International Baccalaureate

Primary Years Program (PYP) & Middle Years Program (MYP)

Encounter Lutheran College is an authorised IB World School for both the Primary Years and Middle Years Programs. As an IB World School we share, with other World Schools, the philosophy that we are committed to high quality, challenging, international education that we believe is important for our students to be able to “stand out” as future scholars and preferred employees.

As an IB World School, helping students to be ‘globally minded’ is something we take seriously at Encounter.  The term ‘globally minded’ doesn’t just refer to knowledge about the world, but it refers to a mindset that sees our students living out, in tangible ways, the mission statement of the IB:

The International Baccalaureate aims to develop inquiring, knowledgeable and caring young people who help to create a better and more peaceful world through intercultural understanding and respect.

The Primary Years Program (PYP) and the Middle Years Program ( MYP) encourages students across the world to become active, compassionate and lifelong learners who understand that other people, with their differences, can also be right.

You may recognise some of these words on your child’s classroom walls, in the certificates presented at assembly and in their school reports, to name just a few examples.

IB learners strive to be:

  • Inquirers
  • Knowledgeable
  • Thinkers
  • Communicators
  • Principled
  • Open-Minded
  • Caring
  • Courageous
  • Balanced
  • Reflective

This program enables the College to respond to local interests while providing an international framework for learning. We develop in our students an enjoyment of learning, strong skills, a positive sense of identity, and cultural awareness through:

  • Balanced study across a broad range of subjects
  • An emphasis on language, acquisition and development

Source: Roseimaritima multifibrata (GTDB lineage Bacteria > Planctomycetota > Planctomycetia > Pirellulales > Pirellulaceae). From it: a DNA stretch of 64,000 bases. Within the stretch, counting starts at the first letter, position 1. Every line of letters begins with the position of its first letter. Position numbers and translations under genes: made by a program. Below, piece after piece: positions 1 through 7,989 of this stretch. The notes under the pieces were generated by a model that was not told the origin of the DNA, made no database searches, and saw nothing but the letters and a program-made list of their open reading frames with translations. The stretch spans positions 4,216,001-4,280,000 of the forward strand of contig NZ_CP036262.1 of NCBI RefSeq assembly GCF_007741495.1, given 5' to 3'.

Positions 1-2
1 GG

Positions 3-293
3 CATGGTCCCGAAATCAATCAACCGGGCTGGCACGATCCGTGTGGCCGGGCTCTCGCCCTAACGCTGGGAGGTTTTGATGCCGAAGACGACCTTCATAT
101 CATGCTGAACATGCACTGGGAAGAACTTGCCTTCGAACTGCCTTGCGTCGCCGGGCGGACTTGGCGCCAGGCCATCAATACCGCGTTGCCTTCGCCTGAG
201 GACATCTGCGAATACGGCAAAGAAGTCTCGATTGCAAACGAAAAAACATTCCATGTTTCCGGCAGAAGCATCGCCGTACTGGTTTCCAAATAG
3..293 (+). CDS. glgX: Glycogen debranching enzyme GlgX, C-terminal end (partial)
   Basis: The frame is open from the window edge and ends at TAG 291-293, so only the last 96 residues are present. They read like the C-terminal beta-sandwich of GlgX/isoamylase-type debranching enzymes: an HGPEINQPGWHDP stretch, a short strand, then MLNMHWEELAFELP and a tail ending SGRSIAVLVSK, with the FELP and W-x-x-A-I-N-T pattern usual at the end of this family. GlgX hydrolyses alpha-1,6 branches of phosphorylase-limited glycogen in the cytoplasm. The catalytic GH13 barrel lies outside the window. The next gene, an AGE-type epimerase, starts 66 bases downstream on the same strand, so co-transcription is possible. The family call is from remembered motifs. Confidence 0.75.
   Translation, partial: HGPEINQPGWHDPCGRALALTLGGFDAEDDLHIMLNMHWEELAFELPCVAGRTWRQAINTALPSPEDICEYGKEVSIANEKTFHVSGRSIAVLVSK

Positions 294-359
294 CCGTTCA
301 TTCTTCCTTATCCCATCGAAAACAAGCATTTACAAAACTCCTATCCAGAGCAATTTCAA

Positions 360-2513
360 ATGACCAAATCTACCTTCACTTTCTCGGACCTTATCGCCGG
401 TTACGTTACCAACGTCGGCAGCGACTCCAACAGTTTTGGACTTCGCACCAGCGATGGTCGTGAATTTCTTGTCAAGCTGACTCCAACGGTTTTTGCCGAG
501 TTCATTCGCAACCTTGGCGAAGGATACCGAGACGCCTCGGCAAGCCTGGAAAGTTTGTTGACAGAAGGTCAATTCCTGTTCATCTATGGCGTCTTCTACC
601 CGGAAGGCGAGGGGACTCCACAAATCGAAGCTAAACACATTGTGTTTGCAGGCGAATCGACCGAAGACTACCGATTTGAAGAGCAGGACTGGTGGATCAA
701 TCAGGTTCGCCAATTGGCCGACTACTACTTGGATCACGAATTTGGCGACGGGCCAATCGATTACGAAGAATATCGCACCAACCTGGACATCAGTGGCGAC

• Interdisciplinary learning
  • The development of learning skills
  • An opportunity for individual and collaborative planning and research
  • A community service component requiring action and reflection

For more information about the IB and its programs visit



As a school of the International Baccalaureate Organisation (IBO), Encounter offers the Primary Years Programme (PYP) from ELC-Year 6 and the Middle Years Programme (MYP) from Years 7-9. As we are new to the roles of PYP Coordinator and MYP Coordinator in 2020, this is a great opportunity for us to share more about various aspects of these programmes with you.

An important part of the PYP and MYP, and one of the many aspects that is consistent across the two programmes, is the Learner Profile. The Learner Profile describes a broad range of human capacities and responsibilities that go beyond academic success. They encourage a commitment from all learners in the school
community (educators and parents included) to look after ourselves, each other and world around us. The profile aims to develop learners who are:








Courageous (Risk-Takers)



If you would like to find out which Learner Profile attribute you most closely align with as a learner, we encourage you to click on the following link and complete the quiz: